Bills 1052 and 1053, passed last week, call for creating free, open source digital textbooks for 50 of the most widely taken introductory courses among the University of California, and California Community College systems, and creating a state digital open source library to house the texts.
But just how much an impact this legislation will have on students’ out-of-pocket textbook costs is impossible to predict until the texts have been created and made available, says Jason Lorgan, director of the University of California, Davis stores.
“The principles of academic freedom would still be in play,” says Lorgan. “The faculty member would still have to determine if [the material] is appropriate for their course.”
Use of the texts will not be mandatory, so it will take most instructors’ willingness to adopt the textbooks in order for any true impact to be seen. Put into perspective, assuming biology is one of the subjects chosen for a digital textbook, there may be 1,000 intro to biology classes in California, with 40 different textbooks in use in those courses, shares Lorgan. “In the existing marketplace, faculty don’t often agree on what the best content is to teach their students in their course.”
The quality of the texts, of course, will be key for getting open source doubters on board.
“We have very few faculty on our campus that are currently using open educational resources,” says Lorgan. “The number one reason faculty have given is they don’t feel the content is of comparable quality to the textbooks existing in the marketplace now. If the quality is spectacular and faculty adopt these materials in significant numbers there will be a significant affordability impact, but it’s really hard to predict until we see the materials.”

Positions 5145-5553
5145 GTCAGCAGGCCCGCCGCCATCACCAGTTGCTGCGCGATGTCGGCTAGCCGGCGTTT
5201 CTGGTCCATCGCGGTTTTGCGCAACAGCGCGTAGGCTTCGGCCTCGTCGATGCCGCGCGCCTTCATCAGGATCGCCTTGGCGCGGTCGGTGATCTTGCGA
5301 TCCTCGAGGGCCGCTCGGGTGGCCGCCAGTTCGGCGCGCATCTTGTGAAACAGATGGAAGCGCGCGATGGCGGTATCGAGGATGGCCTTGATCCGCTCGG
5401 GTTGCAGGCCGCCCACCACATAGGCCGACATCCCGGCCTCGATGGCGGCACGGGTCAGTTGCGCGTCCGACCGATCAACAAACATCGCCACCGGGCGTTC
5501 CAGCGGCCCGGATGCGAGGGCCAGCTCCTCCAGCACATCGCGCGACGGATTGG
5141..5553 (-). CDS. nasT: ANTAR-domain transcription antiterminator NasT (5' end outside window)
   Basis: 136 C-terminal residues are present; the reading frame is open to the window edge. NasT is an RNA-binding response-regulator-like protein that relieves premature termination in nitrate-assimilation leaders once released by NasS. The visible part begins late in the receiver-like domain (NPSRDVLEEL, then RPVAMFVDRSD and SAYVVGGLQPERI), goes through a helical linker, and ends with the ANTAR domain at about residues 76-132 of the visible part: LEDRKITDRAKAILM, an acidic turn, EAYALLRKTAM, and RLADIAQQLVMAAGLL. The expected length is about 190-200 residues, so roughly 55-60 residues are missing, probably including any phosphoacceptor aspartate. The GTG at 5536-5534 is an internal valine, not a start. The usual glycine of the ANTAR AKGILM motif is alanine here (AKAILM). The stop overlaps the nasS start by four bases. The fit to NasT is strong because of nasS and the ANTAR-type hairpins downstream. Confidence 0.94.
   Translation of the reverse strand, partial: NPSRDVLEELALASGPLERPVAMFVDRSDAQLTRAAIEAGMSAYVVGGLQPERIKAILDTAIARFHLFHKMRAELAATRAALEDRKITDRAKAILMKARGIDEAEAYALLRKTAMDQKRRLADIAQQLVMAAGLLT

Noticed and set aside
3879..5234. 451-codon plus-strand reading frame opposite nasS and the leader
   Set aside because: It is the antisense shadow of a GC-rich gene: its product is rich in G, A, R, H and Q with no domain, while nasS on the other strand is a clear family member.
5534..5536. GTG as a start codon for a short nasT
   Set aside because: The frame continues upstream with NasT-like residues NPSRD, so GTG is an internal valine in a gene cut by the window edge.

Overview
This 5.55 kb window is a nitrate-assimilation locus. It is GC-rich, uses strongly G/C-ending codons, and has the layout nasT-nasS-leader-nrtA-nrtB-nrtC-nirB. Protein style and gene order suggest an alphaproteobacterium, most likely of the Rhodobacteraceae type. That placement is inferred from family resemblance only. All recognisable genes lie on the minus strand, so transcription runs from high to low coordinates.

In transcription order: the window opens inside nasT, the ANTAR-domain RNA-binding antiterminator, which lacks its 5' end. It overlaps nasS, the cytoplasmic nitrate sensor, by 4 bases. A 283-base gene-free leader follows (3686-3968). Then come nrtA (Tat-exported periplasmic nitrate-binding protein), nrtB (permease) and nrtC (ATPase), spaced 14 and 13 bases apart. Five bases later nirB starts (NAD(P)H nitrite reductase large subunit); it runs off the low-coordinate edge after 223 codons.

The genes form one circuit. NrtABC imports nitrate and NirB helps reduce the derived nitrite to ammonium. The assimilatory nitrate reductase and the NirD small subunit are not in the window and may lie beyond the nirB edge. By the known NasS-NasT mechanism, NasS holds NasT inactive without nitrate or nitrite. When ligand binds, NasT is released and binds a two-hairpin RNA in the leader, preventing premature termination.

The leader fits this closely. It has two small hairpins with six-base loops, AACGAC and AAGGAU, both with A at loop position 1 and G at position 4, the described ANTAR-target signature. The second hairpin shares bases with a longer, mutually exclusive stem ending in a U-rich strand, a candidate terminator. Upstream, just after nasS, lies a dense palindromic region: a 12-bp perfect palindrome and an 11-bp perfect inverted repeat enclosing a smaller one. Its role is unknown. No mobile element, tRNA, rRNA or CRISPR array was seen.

UC Davis was one of the first in the nation to test digital textbooks about seven years ago, and has been offering them as an option for hundreds of courses ever since. But despite an average 40 percent savings over the print texts, 98 percent of students at the university still choose print, shares Lorgan. For those not interested in digital textbooks, the open-source texts will be available in print for around $20, depending on length.
The state is working toward a goal of having the first free books available for the 2013-2014 school year.
The California Institute of Technology maintains its grip on the top of the rankings, repeating its showing from the year before. However, Harvard University, last year’s runner up, slipped two places to number four to make room for California’s Stanford University and UK’s University of Oxford, which tied for second. At first glance, the position of U.S. institutions remains as strong as ever by retaining possession of seven of the top ten slots. Of the top 200, 76 are American universities, a gain of one over last year’s list.
Still, the relative position of those 76 tells a much more alarming story.
The Times Higher Education World University Rankings are the world’s most comprehensive and carefully calibrated global rankings, using 13 separate performance indicators to examine a university’s strengths against all of its core missions – teaching, research, knowledge transfer and international outlook. All data are collected, analysed and verified by global data provider Thomson Reuters.